The Ann Arbor District Library and the city of Ann Arbor held their fifth annual sustainability forum Thursday night. Fifty members of the community gathered to listen to an array of speakers, including Rodger Bowser, the managing partner of Zingerman’s Delicatessen, Eileen Spring, president and CEO of Food Gatherers, a food rescue and food bank program serving Washtenaw County, Noelle Bowman, solid waste program specialist of Washtenaw County and Tracy Artley, Sustainability Programs coordinator of the University of Michigan Plant Building and Ground Services.
Matt Naud, the environmental coordinator of the city of Ann Arbor who facilitated the discussion, said he believes Ann Arbor has exhibited progress in initiating programs promoting sustainability. He also noted issues the city is working to address including the frequency of recycling, compost and the promotion of waste reduction.
Bowman explained the role of waste reduction in managing the city’s resources, an issue he said is specifically exemplified by the excess use of plastic bags.
“Plastic bags rank number four as the most common item found in litter surveys around the country,” Bowman said. “To manufacture these materials, about 11 barrels of oil are required per ton of bags manufactured.”
Bowman added that plastic bag disposal not only negatively impacts the appearance a city but also presents a threat to wildlife.
“The harm to wildlife has been devastating,” Bowman said. “That begs the question: Do we want to be a community that contributes to this negative environment?”
Artley brought the discussion back to campus, citing the University’s goal to reduce their waste by 40 percent from the numbers in 2006 by 2025.
Current University projects, Artley said, include a waste bin and labeling standardization effort, expansion of composting and zero-waste events.
Bowser described a few sustainable practices used at Zingerman’s Deli, including its continuous push for composting practices as well as purchasing store supplies in bulk when possible.
“Every single disposable that we buy is either recyclable, reusable or compostable,” Bowser said.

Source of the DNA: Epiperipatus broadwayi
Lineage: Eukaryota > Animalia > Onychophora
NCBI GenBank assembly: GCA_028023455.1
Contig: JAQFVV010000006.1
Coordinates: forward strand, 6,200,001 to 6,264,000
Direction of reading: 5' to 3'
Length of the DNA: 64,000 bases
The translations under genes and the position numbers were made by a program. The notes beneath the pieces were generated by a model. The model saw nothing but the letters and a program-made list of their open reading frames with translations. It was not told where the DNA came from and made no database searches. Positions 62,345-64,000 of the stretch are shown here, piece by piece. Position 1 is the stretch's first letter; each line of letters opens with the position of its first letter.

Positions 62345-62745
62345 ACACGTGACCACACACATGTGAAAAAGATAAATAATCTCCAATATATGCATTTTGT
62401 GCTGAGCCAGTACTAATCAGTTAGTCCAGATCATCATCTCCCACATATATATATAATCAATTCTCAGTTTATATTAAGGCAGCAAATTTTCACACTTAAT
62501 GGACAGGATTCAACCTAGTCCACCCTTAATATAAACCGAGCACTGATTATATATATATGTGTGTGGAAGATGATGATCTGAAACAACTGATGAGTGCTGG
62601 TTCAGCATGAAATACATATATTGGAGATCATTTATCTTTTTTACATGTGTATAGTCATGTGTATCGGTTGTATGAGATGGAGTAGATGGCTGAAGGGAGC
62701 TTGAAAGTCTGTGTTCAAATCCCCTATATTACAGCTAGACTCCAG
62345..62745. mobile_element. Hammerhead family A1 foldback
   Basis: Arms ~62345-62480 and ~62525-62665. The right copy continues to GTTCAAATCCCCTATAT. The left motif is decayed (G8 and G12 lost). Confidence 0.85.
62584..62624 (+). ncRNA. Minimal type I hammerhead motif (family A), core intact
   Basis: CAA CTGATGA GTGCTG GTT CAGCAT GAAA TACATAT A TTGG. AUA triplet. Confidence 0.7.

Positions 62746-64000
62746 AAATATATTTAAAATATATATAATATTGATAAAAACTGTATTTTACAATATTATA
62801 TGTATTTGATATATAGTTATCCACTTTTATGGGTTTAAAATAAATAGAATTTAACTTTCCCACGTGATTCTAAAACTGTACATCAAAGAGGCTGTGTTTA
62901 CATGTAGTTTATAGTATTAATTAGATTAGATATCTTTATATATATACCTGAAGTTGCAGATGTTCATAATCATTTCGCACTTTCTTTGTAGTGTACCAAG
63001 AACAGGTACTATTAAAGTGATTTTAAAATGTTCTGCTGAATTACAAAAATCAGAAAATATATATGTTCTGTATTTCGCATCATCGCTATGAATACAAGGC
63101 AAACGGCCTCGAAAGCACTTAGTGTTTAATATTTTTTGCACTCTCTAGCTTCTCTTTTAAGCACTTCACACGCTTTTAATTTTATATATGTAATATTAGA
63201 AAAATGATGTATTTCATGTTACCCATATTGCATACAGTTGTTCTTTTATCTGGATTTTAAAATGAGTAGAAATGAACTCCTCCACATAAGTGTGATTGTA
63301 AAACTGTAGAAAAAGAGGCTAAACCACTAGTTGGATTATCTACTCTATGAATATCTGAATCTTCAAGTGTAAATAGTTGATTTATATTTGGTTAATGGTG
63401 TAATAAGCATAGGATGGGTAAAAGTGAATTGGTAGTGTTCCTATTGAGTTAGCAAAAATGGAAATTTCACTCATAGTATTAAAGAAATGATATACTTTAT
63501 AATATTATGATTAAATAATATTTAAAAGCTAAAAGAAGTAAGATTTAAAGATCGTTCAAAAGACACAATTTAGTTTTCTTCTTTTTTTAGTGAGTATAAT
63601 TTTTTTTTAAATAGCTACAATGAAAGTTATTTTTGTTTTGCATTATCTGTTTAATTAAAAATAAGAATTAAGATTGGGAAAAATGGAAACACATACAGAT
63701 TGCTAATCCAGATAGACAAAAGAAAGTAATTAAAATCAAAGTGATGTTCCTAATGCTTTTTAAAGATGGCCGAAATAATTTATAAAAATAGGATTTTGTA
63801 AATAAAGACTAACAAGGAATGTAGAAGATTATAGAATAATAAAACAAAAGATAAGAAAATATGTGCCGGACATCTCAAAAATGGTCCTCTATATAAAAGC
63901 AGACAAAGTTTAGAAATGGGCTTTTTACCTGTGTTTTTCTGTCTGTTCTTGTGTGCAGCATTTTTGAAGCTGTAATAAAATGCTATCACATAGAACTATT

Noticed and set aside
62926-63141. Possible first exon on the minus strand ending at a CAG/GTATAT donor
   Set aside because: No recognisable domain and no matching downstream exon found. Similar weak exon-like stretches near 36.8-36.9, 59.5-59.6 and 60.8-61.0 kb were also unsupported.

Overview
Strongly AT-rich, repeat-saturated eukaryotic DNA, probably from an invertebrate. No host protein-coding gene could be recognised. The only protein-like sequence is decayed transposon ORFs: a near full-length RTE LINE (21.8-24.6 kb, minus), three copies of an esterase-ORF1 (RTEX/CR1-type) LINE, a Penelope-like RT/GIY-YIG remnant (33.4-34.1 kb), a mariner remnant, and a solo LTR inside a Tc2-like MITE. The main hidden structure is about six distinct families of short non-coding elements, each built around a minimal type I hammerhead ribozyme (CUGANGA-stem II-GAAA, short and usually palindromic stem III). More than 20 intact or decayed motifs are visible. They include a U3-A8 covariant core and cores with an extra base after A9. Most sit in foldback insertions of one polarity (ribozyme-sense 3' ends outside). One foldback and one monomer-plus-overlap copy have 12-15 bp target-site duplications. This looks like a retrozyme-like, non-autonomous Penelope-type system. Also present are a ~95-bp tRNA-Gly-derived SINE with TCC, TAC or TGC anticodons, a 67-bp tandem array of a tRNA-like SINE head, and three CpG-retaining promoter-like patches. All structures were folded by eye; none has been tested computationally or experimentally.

Spring also discussed the efforts of her organization, Food Gatherers.
“When we started we had a dual mission of food rescue and hunger relief. We rescue food from retailers, primarily grocery stores,” said Spring.
The sustainability forum is one of several events in the annual Sustainable Ann Arbor series. The goal of the program was to join representatives from the community with the public in order to provide information to residents about how to live more sustainably.
The panel concluded with a question and answer session during which members of the Ann Arbor community presented their thoughts and concerns.
Clark McCall, a resident of Ann Arbor, suggested the city provide compost services throughout the entire year, rather than between December and April.
“We haven’t had compost pick-up in the city for that long, maybe a couple years,” McCall said. “Ann Arbor is an affluent community with forward-thinking people. We have a responsibility to set the pace for other communities.”
Wayne Appleyard, chair of the city’s Energy Commission, attended the sustainability forum and shared his thoughts on the importance of addressing sustainability in Ann Arbor.
“We all need to do our part to reduce the impact on the planet,” Appleyard said. “We have overreached the carrying capacity of the planet so we need to make changes so our daughters and granddaughters can have as nice of a life as we do.”